Evelyn Mary Dunbar (1906-1960)
"A 1944 Pastoral: Land Girls Pruning at East Malling"
How it rained
When we worked at Flintcomb-Ash,
And could not stand upon the hill
Trimming swedes for the slicing-mill.
The wet washed through us -- plash, plash, plash:
How it rained!
How it snowed
When we crossed from Flintcomb-Ash
To the Great Barn for drawing reed,
Since we could nowise chop a swede. --
Flakes in each doorway and casement-sash:
How it snowed!
How it shone
When we went from Flintcomb-Ash
To start at dairywork once more
In the laughing meads, with cows three-score,
And pails, and songs, and love -- too rash:
How it shone!
Thomas Hardy, Winter Words in Various Moods and Metres (1928).
Hardy is one of the few poets who, as a man, can successfully write a poem from the point-of-view of a woman, without doing so in a false or patronizing fashion. (Perhaps, as a man, I am not qualified to opine on the matter. Hence, I apologize for any presumption.) In addition to "We Field-Women," I am thinking of, for instance, "Autumn in King's Hintock Park" (an elderly woman raking up leaves) and "The Farm-Woman's Winter" (a woman whose husband has died, leaving her alone on the farm). And there are many others. As I have noted before, Hardy had a great deal of empathy with, and compassion for, his fellow human beings (as individuals, not as "humanity" in the abstract). This may account for his ability to place himself into another person's shoes.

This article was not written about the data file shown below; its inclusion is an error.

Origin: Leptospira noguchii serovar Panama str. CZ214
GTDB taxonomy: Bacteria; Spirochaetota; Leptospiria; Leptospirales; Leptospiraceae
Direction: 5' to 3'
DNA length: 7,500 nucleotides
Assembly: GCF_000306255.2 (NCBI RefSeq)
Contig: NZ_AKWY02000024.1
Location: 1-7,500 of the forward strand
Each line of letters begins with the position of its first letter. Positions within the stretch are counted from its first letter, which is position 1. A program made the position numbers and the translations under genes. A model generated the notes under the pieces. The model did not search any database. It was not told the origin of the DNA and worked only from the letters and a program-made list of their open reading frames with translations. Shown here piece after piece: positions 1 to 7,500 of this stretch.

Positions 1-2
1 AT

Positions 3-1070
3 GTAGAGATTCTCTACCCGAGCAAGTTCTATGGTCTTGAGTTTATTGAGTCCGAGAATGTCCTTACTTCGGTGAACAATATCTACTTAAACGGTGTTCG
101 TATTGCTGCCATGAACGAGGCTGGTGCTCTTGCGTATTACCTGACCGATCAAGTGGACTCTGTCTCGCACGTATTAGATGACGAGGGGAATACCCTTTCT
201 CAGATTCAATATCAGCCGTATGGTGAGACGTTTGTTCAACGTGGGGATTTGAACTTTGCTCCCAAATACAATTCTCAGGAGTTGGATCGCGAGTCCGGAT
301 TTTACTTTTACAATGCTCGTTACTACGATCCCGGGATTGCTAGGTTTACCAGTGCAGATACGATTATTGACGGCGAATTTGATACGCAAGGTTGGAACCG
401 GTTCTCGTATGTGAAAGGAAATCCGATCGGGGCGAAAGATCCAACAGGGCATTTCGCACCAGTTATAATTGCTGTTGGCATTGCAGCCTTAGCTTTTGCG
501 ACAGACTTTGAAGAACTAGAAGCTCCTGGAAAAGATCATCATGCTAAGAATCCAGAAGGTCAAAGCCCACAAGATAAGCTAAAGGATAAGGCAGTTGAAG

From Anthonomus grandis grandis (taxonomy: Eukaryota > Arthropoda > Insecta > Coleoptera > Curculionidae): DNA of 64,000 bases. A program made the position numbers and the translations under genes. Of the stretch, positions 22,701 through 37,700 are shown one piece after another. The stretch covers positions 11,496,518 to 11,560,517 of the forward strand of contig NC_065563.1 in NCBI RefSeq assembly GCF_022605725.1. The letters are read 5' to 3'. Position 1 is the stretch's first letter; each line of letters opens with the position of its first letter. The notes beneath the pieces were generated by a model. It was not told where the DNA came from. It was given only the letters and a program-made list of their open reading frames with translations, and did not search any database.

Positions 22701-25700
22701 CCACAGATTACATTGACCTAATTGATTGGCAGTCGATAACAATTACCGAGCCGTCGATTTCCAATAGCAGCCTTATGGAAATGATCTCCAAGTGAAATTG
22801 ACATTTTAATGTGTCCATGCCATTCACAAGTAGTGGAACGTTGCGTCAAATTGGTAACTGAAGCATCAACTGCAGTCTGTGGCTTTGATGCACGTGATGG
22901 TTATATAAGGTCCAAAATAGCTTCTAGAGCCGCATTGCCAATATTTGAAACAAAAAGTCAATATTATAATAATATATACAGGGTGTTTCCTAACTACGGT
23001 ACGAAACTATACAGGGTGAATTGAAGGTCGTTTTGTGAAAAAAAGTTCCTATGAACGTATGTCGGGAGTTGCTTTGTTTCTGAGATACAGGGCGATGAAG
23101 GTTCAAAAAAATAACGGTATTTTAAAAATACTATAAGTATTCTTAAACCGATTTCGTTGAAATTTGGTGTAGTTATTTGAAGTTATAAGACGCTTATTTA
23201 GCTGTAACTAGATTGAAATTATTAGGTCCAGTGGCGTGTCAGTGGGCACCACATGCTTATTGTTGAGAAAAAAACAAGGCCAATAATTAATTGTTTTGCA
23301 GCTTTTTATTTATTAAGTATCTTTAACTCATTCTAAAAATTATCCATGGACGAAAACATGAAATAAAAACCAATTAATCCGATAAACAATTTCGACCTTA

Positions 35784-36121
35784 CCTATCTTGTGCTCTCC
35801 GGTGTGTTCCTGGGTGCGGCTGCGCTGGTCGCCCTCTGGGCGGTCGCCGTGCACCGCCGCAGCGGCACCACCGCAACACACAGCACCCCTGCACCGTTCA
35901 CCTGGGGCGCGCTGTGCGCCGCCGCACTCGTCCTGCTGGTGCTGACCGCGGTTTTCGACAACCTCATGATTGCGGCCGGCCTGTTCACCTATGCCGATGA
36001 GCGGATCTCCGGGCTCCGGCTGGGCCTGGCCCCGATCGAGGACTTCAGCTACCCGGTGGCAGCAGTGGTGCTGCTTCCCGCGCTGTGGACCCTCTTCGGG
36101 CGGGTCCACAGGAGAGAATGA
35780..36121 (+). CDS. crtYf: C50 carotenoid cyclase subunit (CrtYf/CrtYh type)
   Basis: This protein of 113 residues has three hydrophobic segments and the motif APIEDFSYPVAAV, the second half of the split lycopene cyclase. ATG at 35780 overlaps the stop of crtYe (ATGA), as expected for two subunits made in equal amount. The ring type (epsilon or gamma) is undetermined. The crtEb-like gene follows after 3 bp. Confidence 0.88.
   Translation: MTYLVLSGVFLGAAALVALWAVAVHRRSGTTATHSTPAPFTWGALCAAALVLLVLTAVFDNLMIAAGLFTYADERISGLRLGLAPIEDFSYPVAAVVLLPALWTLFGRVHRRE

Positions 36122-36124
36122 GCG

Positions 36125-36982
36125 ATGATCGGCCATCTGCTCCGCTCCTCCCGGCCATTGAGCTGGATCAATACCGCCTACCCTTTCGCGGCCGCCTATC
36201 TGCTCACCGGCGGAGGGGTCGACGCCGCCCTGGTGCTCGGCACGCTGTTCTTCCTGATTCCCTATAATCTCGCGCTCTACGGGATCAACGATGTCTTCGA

Evelyn Mary Dunbar, "Winter Garden" (c. 1929-1937)
The scenes depicted in "We Field-Women" seem positively bucolic in comparison with the less-than-idyllic Welsh drama of the following poem by R. S. Thomas. Hardy is often (rightly and wrongly) accused of being a pessimist. But Thomas can make Hardy look like an innocent Pollyanna daydreaming of rural arcadias.
On the Farm
There was Dai Puw. He was no good.
They put him in the fields to dock swedes,
And took the knife from him, when he came home
At late evening with a grin
Like the slash of a knife on his face.
There was Llew Puw, and he was no good.
Every evening after the ploughing
With the big tractor he would sit in his chair,
And stare into the tangled fire garden,
Opening his slow lips like a snail.
There was Huw Puw, too. What shall I say?
I have heard him whistling in the hedges
On and on, as though winter
Would never again leave those fields,
And all the trees were deformed.
And lastly there was the girl:
Beauty under some spell of the beast.
Her pale face was the lantern
By which they read in life's dark book
The shrill sentence: God is love.
R. S. Thomas, The Bread of Truth (Rupert Hart-Davis 1963).
Whew! Now, I believe that the caricature of R. S. Thomas as a curmudgeon is overdone. That being said, I suspect that some of his Welsh parishioners may have found him to be a less-than-outgoing and less-than-warm vicar. On the other hand, I also suspect that Thomas was truthful to what he saw. And we must not forget that his Wales is also marked by moments of transcendent beauty.
Evelyn Mary Dunbar, "A Land Girl and the Bail Bull" (1945)